Pros: Access any file remotely without the need of host machine turned on. Cheaper than NAS.
Cons: Most consumer routers internet file sharing features are insecure.
Related: How to access your router remotely
Another good option to access your PC’s files remotely is setting up a VPN server on your computer. Using that VPN, you can then access your computer files just as you would do on your local network. When configured properly, VPN makes your remote computer appear as a part of the local network and allows access to all the local file shares.
This is the way large businesses grant access to their shared files remotely. To overcome the problem of an insecure web interface, VPN servers are widely used with NAS.
Pros: Offers the most control out of other options available.
Cons: Requires the remote desktop to stay on. Moreover, the setup is complicated and time-consuming.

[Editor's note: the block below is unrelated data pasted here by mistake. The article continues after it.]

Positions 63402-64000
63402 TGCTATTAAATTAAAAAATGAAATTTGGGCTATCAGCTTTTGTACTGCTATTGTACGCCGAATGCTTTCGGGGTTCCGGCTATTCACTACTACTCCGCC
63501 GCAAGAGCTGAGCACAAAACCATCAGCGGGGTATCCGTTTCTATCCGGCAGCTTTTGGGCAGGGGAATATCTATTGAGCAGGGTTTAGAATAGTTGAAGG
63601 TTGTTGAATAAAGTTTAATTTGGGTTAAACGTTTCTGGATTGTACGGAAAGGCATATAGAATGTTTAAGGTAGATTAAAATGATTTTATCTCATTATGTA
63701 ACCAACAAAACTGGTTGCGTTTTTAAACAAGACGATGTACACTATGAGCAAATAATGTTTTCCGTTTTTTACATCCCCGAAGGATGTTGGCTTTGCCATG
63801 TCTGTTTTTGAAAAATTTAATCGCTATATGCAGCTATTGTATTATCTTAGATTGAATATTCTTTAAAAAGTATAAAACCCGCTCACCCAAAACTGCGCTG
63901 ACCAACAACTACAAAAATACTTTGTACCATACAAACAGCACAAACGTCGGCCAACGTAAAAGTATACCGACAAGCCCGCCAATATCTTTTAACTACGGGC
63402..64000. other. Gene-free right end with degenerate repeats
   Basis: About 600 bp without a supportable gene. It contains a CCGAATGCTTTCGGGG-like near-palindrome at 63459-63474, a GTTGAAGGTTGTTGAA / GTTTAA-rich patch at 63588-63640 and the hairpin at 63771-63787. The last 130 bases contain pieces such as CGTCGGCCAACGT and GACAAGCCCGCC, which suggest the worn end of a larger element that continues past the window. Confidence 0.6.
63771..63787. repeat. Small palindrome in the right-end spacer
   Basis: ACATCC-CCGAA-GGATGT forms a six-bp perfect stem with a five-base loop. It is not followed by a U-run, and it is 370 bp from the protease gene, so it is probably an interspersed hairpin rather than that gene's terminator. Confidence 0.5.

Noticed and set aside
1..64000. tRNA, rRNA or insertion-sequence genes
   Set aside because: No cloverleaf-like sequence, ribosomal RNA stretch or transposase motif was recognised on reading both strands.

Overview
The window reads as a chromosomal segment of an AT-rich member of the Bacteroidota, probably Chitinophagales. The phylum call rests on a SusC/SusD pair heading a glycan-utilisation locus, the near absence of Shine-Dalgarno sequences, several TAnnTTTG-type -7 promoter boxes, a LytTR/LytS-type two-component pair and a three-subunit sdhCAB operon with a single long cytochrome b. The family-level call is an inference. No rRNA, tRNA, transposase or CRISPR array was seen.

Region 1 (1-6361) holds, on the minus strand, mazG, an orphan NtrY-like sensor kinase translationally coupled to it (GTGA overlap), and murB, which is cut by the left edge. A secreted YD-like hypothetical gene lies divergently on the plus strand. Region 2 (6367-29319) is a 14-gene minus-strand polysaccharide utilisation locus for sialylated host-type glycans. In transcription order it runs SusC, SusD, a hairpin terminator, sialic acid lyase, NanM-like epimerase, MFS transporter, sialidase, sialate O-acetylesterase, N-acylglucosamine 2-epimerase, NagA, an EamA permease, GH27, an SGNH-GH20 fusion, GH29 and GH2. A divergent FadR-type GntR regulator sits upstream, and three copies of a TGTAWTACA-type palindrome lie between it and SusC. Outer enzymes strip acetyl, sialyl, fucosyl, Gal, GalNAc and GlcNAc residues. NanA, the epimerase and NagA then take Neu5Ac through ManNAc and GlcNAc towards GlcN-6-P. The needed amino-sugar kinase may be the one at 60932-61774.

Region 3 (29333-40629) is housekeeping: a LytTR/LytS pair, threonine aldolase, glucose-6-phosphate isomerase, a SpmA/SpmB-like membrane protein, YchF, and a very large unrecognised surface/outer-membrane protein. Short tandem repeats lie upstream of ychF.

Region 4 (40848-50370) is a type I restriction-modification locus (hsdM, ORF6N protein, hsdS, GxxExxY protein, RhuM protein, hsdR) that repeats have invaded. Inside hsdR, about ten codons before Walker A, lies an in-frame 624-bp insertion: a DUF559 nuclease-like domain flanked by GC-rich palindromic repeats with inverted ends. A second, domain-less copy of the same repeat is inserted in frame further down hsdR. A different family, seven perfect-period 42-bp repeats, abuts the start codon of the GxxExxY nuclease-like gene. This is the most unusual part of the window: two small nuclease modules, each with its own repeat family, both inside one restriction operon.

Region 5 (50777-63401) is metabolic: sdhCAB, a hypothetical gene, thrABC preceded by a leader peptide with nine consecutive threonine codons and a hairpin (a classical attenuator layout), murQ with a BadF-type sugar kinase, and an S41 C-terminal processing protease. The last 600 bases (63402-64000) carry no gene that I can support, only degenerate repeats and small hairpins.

5. FTP Server
FTP (File Transfer Protocol) is partially similar to VPNs where you install them on your home computer and grant access to it from the Internet. Normally FTP is unencrypted, which means people can easily monitor your files in transit and spoof your passwords. It may not be an ideal method from the security perspective, as you’d have to expose your FTP server to the Internet.
To deal with that, you can use SFTP which encrypts the connection over the internet. But you should create self-signed certificates to create the SFTP connection. The process can be a bit confusing and complicated for beginners.
Pros: Offers complete control to the user.
Cons: Unless you are using SFTP, FTP servers are unencrypted and considered unsafe. Requires the remote desktop to be turned on.
6. Remote Desktop Softwares
One of the simplest ways that takes care of all the geeky stuff for you in the background and lets you access your computer files remotely is a good remote desktop software. Some of those software include but not limited to Unity, GoToMyPC, LogMeIn, PushBullet etc. Let’s take a look at few of them.
LogMeIn Pro: It is popular software which offers some extra functionalities like remote printing, 1TB storage, unlimited users. But all this comes at a price. LogMeIn Pro varies from $349.99/year to $1539.99/year for large businesses.